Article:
The Senate's confirmation hearings appeared to be moving along smoothly when Anita Hill's allegations were made public. On October 8, Hill—a professor at the University of Oklahoma Law School—held a press conference, in which she made public the main points of the testimony she had previously given the Federal Bureau of Investigation. The FBI report had been reviewed by the confirmation committee but not made public, and on the day of Hill's press conference the Thomas vote was scheduled to move to the Senate floor. A wave of protest by women's groups and other activists led the committee, headed by then Delaware Senator Joseph Biden, a Democrat, to review Hill's charges. Her testimony accused Thomas of badgering her for dates while she worked at the EEOC, and of accosting her with stories of pornographic film scenes and his own sexual prowess. The accusations fit the paradigm of sexual harassment in the workplace: the male superior uses sexual banter and other discomfiting tactics as a means of exercising power over a female underling. Hill claimed that Thomas's constant harassment made it difficult for her to do her job and even caused her anxiety to manifest itself in the form of physical distress.
The televised hearings, during which Hill, Thomas, and several witnesses on both sides testified about the allegations, were among the most widely-viewed political events in television history. Thomas denied any wrongdoing, but stopped short of calling Hill a liar. Most of Thomas's political allies on the committee—Republican senators Strom Thurmond, Arlen Specter, Alan Simpson, and Orrin Hatch—interrogated Hill mercilessly, and suggested that Hill was either being cynically manipulated by liberals or was lying outright. Spy magazine reported that numerous young researchers had been recruited by the White House staff to find embarrassing or otherwise damaging disclosures about Hill and her testimony. The partisan battle over the confirmation became so vicious that following the vote, considerable press attention was devoted to the Congress's political game-playing and the painful divisions it left among various constituencies.
Thomas himself remarked during the course of the televised hearings that the process had been a harrowing personal ordeal for him and his wife. Indeed, he claimed, he would have preferred "an assassin's bullet to this kind of living hell," and he would have withdrawn from consideration earlier had he known what lay ahead. Lewis Lapham's column in Harper's the following month attacked Thomas as a hypocrite: "He had the gall to present himself as a victim, a man who had been forced to endure the unspeakable agony of sitting comfortably in a chair for two weeks and being asked a series of facile questions to which he gave equally facile answers." Lapham asserted that Thomas displayed "contempt for the entire apparatus of the American idea—for Congress, for the press, for freedom of expression, for the uses of democratic government, for any rules other than his own."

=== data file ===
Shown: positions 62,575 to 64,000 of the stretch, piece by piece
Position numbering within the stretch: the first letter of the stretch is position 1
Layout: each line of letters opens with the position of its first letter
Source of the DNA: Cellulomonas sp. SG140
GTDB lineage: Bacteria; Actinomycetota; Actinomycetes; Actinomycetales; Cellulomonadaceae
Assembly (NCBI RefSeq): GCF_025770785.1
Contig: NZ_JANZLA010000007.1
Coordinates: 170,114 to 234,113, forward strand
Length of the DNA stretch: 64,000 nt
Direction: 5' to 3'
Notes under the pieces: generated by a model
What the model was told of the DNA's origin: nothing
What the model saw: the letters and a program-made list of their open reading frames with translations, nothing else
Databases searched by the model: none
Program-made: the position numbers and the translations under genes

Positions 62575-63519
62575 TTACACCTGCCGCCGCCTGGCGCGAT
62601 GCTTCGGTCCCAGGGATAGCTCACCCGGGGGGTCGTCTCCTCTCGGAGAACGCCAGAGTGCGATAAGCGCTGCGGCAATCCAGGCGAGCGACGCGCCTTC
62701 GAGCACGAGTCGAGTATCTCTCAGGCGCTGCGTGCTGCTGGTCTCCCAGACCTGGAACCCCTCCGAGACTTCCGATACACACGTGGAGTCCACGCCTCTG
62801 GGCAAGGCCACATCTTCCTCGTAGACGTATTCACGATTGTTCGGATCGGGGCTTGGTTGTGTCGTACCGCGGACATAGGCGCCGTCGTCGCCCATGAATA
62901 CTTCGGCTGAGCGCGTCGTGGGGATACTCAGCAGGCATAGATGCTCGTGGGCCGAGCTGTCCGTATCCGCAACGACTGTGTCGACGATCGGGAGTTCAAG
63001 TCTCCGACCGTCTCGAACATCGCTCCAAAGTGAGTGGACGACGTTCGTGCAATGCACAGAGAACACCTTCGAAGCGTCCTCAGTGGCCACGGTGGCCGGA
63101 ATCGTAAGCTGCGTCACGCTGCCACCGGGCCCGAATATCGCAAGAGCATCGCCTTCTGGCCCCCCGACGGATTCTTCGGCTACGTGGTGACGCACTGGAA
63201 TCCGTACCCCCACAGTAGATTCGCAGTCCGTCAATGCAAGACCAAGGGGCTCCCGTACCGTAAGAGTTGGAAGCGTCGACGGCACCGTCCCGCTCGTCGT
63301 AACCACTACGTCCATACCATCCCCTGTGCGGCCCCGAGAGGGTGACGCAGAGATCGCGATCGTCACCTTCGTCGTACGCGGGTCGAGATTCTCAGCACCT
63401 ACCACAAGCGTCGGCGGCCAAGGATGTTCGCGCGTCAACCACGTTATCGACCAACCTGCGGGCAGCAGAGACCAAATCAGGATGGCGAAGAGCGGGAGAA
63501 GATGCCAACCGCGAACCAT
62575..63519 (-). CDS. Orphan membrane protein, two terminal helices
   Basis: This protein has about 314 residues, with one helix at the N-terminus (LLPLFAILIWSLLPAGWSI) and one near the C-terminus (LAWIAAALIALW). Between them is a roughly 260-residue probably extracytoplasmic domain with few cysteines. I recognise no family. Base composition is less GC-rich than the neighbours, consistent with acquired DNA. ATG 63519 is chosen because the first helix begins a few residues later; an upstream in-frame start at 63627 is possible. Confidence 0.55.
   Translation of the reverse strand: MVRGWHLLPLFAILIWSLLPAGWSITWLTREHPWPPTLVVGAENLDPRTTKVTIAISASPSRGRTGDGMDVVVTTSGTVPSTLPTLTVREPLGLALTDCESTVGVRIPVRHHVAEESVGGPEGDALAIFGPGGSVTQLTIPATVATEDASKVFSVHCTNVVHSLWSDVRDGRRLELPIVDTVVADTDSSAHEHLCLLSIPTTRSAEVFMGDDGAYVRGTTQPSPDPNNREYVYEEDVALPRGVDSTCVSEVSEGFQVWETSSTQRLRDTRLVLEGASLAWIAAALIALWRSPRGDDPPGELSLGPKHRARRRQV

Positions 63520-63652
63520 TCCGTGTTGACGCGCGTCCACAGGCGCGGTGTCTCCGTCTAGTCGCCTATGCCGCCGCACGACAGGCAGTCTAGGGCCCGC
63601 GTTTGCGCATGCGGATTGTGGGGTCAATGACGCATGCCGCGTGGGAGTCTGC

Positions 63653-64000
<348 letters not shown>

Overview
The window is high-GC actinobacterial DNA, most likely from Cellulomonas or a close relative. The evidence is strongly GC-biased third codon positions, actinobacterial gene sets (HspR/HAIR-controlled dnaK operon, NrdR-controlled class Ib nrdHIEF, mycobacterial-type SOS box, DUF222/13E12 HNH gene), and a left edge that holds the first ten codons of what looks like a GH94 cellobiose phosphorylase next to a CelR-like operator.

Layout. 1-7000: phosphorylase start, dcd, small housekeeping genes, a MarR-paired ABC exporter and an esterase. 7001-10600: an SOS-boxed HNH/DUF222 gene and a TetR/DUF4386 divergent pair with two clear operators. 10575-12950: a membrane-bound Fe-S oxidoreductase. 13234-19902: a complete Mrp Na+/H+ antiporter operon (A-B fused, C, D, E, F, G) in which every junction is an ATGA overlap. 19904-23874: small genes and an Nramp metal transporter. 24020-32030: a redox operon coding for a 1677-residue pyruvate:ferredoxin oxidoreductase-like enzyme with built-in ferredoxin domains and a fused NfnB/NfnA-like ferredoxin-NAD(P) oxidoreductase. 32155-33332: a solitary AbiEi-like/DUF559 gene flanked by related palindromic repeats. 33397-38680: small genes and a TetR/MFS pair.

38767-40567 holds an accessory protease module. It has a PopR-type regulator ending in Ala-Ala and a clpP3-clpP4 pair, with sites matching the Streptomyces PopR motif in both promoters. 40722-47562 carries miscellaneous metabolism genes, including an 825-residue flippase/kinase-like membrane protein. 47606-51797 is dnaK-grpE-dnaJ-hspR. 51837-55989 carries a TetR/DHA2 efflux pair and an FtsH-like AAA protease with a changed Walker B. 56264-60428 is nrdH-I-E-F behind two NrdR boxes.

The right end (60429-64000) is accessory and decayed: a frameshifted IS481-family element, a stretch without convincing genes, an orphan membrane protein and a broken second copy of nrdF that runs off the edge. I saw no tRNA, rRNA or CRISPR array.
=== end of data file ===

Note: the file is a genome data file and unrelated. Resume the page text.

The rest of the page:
Many blacks had supported Thomas and followed the Republicans' theory that Hill was part of a campaign to smear him. Many women who opposed Thomas and believed Hill vowed to defeat Thomas's backers in the next elections. Another ramification of the Hill-Thomas debacle was the major attention suddenly afforded the previously neglected question of sexual harassment; the phrase entered the mainstream political vocabulary almost overnight. In any event, the verdict—in the minds of the committee and in the press—was that both witnesses were credible and that determining the truth of what had taken place nearly a decade before was well nigh impossible. The president urged Congress to give Thomas the benefit of the doubt, arguing that he was innocent until proven guilty. Others argued that Thomas was not on trial for harassing Hill, and that any doubt was sufficient to disqualify him. In the end, Thomas was confirmed by a 52-48 margin. To those who complained about the confirmation hearings' focus on these "personal" matters, the New Republic replied that "The Bush administration promoted Mr. Thomas's nomination as a matter of character, not of professional qualifications; and it has reaped a bitter reward."
Following the confirmation, Virginia Thomas told her story to People, recounting the tension of the confirmation fight and speculating that Anita Hill was in love with Clarence Thomas. She referred to the struggle to get Thomas confirmed as "Good versus Evil." Alisa Solomon, meanwhile, writing in the Village Voice, argued that Anita Hill was attacked for showing the same qualities for which Clarence Thomas was celebrated: her ability to argue, her aggressiveness, and her self-sufficiency. Thomas, Solomon wrote, "seems unable to see women as a class, and therefore unable to recognize the importance of rulings that affect us."
Clarence Thomas had made it to the top, and his defiant individual style and renegade opinions had left him with many admirers and many detractors. The question on most observers' minds was this: Would Thomas be the gadfly on a conservative court, or would he fall in line with its prevailing right-leaning tendencies? His experience prior to his confirmation guaranteed that he would be watched just as closely after he donned the robes.